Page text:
The following HTML text is provided to enhance online
readability. Many aspects of typography translate only awkwardly to HTML.
Please use the page image
as the authoritative form to ensure accuracy.
Gender Differences at Critical Transitions in the Careers of Science, Engineering, and Mathematics Faculty
important task, was considered to be beyond the scope of the charge. For purposes of this report, science and engineering are defined as the physical sciences (including astronomy, chemistry, and physics); earth, atmospheric, and ocean sciences; mathematics and computer science; biological and agricultural sciences; and engineering (in all its forms).11
The committee understood the charge as focusing primarily on major research universities—known as the Research I (RI) or research-intensive institutions—for several reasons.12 First, the committee believed gender disparities, if present, are more likely to occur in these institutions. Second, findings for research universities are likely to serve as a good starting point for the consideration of gender disparities in other sectors of higher education. Finally, and most important, as is discussed more fully below, research universities play especially important roles in training doctoral students and future scholars and faculty.
Recognizing at the outset the need for new data, the committee conducted two national surveys in 2004 and 2005 of faculty and academic departments in six science and engineering disciplines: biology, chemistry, civil engineering, electrical engineering, mathematics, and physics. The first survey of almost 500 departments focused on hiring, tenure, and promotion processes, while the second survey gathered career-related information from more than 1,800 faculty. Together the surveys addressed departmental characteristics, hiring, tenure, promotion, faculty demographics, employment experiences, and types of institutional support received. In addition to results from the surveys, the committee heard expert testimony and examined data from federal agencies and professional societies, individual university studies (e.g., gender equity, salary, or “climate” studies), and academic articles. The survey is discussed in greater detail later in this chapter and in Appendix 1-4.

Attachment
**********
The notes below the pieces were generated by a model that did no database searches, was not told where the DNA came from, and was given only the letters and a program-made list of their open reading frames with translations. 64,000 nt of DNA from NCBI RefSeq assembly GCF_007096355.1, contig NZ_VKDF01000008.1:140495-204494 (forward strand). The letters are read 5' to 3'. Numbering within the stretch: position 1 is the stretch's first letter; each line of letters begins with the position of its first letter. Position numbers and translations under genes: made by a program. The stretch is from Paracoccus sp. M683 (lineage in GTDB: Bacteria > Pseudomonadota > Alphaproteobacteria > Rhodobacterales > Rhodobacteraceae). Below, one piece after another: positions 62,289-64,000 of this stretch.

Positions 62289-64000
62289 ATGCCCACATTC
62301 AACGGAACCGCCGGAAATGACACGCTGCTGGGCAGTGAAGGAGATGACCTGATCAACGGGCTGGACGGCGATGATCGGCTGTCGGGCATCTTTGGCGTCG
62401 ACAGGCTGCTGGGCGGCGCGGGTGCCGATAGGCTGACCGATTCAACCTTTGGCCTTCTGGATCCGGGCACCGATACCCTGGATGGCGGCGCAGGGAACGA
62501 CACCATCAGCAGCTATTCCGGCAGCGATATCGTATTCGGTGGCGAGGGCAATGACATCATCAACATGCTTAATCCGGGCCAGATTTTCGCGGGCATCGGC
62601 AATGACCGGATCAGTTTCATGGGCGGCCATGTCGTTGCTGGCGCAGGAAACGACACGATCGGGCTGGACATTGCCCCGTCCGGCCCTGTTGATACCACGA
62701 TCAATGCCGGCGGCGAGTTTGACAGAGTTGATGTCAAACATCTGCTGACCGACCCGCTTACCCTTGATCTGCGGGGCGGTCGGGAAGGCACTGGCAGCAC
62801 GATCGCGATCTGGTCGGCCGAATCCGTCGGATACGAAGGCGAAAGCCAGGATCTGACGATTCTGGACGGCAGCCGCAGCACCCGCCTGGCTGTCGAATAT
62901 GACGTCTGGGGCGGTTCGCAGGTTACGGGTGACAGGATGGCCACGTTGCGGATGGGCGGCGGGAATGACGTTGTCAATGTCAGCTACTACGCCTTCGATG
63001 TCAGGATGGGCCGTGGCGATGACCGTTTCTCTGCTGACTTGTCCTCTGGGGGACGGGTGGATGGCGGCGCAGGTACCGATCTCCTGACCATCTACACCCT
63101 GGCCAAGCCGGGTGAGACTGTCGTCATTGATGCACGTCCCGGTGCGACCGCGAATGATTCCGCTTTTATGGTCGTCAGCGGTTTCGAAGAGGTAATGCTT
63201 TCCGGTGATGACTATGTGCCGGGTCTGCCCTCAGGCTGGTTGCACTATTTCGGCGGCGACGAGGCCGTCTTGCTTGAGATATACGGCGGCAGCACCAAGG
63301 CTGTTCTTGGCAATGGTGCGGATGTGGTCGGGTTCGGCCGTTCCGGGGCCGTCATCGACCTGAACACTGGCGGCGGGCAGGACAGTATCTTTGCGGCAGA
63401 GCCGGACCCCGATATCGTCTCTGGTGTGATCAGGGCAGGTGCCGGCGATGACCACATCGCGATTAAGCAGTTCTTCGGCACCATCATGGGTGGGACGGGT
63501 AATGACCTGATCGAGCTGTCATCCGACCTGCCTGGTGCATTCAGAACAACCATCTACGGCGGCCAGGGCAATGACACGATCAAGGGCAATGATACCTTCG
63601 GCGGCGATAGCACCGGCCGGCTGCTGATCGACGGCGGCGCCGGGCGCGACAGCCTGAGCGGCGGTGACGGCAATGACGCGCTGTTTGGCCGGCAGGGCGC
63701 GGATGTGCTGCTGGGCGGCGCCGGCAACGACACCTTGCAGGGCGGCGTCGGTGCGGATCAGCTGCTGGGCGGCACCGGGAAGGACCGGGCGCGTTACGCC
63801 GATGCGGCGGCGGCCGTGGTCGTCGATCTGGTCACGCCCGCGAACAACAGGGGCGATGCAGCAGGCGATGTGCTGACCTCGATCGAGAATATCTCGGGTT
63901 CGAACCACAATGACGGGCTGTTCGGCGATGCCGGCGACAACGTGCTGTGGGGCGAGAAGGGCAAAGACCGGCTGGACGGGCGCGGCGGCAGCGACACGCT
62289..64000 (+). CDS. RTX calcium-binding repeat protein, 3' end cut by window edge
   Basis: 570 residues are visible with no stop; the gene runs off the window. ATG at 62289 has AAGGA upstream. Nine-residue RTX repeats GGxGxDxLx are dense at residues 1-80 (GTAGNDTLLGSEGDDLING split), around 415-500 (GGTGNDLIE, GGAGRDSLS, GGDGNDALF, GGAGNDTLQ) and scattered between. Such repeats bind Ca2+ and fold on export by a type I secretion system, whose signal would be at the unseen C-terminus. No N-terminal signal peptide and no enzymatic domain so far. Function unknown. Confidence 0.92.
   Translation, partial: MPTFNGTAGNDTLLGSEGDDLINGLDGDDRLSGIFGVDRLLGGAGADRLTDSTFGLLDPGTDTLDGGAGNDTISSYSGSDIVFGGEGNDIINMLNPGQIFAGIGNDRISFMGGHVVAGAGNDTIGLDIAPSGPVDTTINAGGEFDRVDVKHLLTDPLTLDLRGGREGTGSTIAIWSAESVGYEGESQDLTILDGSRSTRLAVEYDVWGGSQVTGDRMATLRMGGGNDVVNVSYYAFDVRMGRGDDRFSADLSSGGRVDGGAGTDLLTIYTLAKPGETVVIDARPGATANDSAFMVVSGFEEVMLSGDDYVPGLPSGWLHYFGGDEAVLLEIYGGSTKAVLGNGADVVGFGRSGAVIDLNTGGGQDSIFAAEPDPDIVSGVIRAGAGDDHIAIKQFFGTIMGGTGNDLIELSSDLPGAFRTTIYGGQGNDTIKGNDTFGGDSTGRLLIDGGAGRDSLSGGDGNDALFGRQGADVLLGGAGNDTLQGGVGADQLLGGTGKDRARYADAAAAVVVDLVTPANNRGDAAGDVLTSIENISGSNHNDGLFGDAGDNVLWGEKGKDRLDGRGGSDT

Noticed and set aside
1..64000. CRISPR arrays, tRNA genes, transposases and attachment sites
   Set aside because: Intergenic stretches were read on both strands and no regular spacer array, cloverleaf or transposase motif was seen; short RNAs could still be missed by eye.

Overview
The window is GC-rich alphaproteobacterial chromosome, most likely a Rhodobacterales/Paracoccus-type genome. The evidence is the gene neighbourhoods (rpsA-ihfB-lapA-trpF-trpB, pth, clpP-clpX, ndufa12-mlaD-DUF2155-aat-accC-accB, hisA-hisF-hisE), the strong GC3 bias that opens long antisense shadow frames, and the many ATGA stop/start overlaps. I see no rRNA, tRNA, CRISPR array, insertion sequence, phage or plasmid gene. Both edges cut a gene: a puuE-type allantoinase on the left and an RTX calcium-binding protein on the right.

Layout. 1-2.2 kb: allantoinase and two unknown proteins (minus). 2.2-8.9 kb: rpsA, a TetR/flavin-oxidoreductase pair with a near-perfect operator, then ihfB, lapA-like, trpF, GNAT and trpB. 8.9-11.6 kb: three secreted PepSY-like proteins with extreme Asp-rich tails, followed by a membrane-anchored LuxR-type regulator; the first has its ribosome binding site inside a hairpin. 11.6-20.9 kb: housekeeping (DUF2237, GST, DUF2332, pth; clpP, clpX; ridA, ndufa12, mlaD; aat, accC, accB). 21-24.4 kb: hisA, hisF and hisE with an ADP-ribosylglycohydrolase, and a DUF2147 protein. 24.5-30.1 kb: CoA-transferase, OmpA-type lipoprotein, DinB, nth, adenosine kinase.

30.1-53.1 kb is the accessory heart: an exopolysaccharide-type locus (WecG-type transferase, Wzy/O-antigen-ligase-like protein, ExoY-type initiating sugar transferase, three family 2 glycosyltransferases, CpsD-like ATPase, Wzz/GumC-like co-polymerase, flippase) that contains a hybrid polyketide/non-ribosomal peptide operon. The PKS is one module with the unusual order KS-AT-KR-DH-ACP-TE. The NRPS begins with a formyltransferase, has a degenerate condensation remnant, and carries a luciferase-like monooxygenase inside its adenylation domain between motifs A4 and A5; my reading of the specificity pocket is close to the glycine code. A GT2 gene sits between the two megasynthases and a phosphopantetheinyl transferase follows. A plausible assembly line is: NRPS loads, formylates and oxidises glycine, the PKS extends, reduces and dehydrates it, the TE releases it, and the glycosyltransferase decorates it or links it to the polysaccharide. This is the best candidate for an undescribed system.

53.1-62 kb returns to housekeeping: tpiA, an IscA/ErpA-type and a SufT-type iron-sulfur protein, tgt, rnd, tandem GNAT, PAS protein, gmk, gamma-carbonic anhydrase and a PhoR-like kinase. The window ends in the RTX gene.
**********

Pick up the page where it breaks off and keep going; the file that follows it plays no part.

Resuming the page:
The term “sciences and engineering” is often defined as the academic disciplines of physical sciences (including astronomy, chemistry, and physics); earth, atmospheric, and ocean sciences; mathematical and computer sciences; biological and agricultural sciences; and engineering (in all its forms). Additionally, psychology and the social sciences (including economics, political science, and sociology) may also be treated as science fields. Non-S&E fields are defined to include the various arts and humanities. The natural sciences and engineering are defined in this study as agricultural sciences, biological sciences, health sciences, engineering, computer and information sciences, mathematics, and physical sciences. Further gradations can be seen in the Survey of Earned Doctorates list of fields of study. Our definition includes Ph.D. fields coded as between 005 and 599, inclusive. Refer to the questionnaire, an example of which is found at http://www.nsf.gov/statistics/nsf06308/pdf/nsf06308.pdf.
Research I institutions are defined as institutions which offer, beyond baccalaureate programs, doctoral programs which award 50 or more doctoral degrees annually. In addition these institutions receive a substantial amount ($40 million or more) of federal support. Note that this definition is based on the 1994 classification devised by The Carnegie Foundation for the Advancement of Teaching. The classification scheme was redone in 2000 and 2005. See “Carnegie Classifications” at http://www.carnegiefoundation.org/classifications/ for further details.